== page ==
When thinking of intelligence, most individuals tend to picture something like IQ. While IQ can tell you a great deal about your ability to problem solve through learning, application, and logic, it does not paint a very accurate picture of your ability to succeed in complicated life circumstances. That’s where emotional intelligence comes in.
Simply put, emotional intelligence is your ability to understand and influence emotions, both in yourself and in others. It is a measurement of awareness. Numerous studies show that emotional intelligence is directly linked to strong performance. Thankfully, emotional intelligence can be learned (unlike IQ). Certain individuals may be more naturally predisposed to high levels of emotional intelligence, but you can always work towards improving.
Below are five questions you can ask yourself to gauge your own emotional intelligence:
How aware are you of emotions, from yourself or others, on a daily basis?
Typically, people with emotional intelligence are not only aware of their own emotions but also the emotions of others. Emotions are projected through both verbal and non-verbal signals. An emotionally intelligent person can often sense emotions right away when entering a room. This does not require any verbal contact at all; someone’s facial expression or body language alone can communicate a great deal.
In conversation, emotionally intelligent people usually put themselves in someone else’s shoes, connecting with the other person on an empathetic level. Usually, emotionally intelligent people can relate to people and can feel what they are feeling.
Emotional intelligent people are curious about everyone around them. They are not always so concerned with themselves, but also with the emotional health of those around them. Because people with high emotional intelligence are so socially aware they tend to be good judges of character and can read others well.
Listening to others and paying attention to others is a part of being an emotionally intelligent person. When you listen to others, do you tune them out or are you genuinely interested in how they feel? If you are interested and empathize with them, you may have high emotional intelligence.
Do you have the ability to manage your own emotions?
Take a moment to think about difficult moments you have had in your life. How did you react?
Emotionally intelligent individuals do not typically wear their emotions on their sleeves. Though they may feel emotions strongly, they understand how their attitude impacts others. Throughout the day a host of negative emotions arise. Anger, jealousy, and irritation are things emotionally intelligent people actively seek to identify in order to resolve the core of the issue.
Part of managing your emotions means you are able to let things go. This means letting go of your mistakes and not dwelling on them. Learn from your mistakes and don’t let them ruin your outlook on life.
Every day we experience an array of emotions. The way we handle emotions and show them through our attitude and body language is what makes the difference between being and not being emotionally intelligent.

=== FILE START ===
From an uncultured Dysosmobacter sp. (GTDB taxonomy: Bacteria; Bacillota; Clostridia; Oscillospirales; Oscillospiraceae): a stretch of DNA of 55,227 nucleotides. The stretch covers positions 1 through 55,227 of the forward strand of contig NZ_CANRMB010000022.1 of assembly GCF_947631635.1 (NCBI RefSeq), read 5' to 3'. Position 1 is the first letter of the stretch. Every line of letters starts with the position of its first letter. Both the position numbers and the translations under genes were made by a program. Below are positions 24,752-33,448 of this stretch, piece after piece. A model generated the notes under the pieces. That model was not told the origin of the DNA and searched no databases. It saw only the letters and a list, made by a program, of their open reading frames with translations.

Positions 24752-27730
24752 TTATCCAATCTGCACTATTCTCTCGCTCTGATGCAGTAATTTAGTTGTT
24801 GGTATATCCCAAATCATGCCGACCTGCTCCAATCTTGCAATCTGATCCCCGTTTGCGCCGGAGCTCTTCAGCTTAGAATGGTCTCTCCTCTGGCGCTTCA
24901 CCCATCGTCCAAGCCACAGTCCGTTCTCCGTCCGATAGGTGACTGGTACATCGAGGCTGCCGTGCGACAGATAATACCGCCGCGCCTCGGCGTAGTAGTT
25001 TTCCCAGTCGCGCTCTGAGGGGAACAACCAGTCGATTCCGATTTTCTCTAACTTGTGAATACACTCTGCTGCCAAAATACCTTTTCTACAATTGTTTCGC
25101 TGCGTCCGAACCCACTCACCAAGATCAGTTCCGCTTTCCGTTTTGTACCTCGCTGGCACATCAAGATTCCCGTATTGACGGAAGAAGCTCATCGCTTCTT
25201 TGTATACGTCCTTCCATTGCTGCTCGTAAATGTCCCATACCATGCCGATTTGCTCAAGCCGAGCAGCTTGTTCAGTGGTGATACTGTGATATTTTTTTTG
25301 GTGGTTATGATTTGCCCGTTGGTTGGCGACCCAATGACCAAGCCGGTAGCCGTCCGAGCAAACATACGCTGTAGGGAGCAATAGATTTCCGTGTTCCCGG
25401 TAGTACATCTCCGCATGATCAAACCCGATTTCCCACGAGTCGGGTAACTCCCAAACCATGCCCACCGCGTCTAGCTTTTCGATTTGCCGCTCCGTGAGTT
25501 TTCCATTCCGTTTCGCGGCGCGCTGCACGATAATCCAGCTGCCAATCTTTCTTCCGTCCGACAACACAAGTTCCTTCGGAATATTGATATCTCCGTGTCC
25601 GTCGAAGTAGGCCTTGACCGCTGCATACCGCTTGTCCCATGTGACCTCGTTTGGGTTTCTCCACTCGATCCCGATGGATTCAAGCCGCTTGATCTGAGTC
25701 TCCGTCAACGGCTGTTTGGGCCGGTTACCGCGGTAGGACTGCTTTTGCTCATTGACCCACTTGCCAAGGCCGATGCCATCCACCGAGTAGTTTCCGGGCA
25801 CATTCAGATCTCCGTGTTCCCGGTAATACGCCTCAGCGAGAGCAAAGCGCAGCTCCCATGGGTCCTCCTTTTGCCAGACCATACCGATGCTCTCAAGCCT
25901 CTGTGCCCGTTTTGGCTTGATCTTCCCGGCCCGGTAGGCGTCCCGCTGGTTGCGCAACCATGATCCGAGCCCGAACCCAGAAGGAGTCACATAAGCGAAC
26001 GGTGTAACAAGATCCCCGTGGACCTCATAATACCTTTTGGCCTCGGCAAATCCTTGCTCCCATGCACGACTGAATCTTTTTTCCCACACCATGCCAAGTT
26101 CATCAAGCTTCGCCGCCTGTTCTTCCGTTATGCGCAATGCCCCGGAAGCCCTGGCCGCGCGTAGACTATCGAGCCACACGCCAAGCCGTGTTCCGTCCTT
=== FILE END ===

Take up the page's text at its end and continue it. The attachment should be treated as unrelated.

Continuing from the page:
Are you able to use your emotions in a constructive way?
Emotions are a good thing. They are protective and allow us to make sense of our lives. However, sometimes emotions can be destructive. Simply put, emotionally intelligent people don’t let emotions become a negative factor in their lives. Reflect on the impact your emotions make on your life. If you struggle to identify positive outcomes from emotional situations, this can signal issues.
Emotionally intelligent individuals also recognize when they are having negative self-talk and stop themselves from continuing to talk negatively. Instead, they will think and speak positively. This is because negative self-talk changes our brain chemistry and affects how we handle our emotions.
Handling your emotions effectively is the best way to grow emotional intelligence. Making sure we manage our emotions in a constructive manner. Know what our strengths and weaknesses are. Be able to talk about emotions while also considering the emotions of those around us.
Do you do well under pressure?
Our lives are not perfect; there are many bumps in the road along the way. Another key to emotional intelligence is staying in control under pressure when everything seems to be falling apart. For example, if a stressful situation occurs at work, how do you react? Emotionally intelligent people are aware that remaining calm in those instances is crucial both for your professional and emotional well-being. Think about a time when something was stressful and how you handled it. Then think about what you could have done better to improve your emotional intelligence.
Change is an inevitable part of life. When we become flexible and can adapt to change, our emotions are not as extreme. Being able to handle change is a good indicator that you also do well under pressure.
Are you honest with yourself?
Emotionally intelligent people take time to reflect. They think critically about life circumstances and occurrences. They enjoy “quiet time” and reflection. It is hard to turn off our cell phones or televisions and ask ourselves hard questions, but the payoff is invaluable.
Emotionally intelligent people also know how to say “no” to both themselves and to others. No is a powerful word that many people are afraid of. Being able to say no shows a sense of self-control that yields people from making impulsive decisions and are better able to handle their emotions.
Grow your emotional intelligence
How does your emotional intelligence compare? Here are 4 tips to grow your emotional intelligence.
This blog was originally published on March 21, 2016. It has been updated to reflect current information.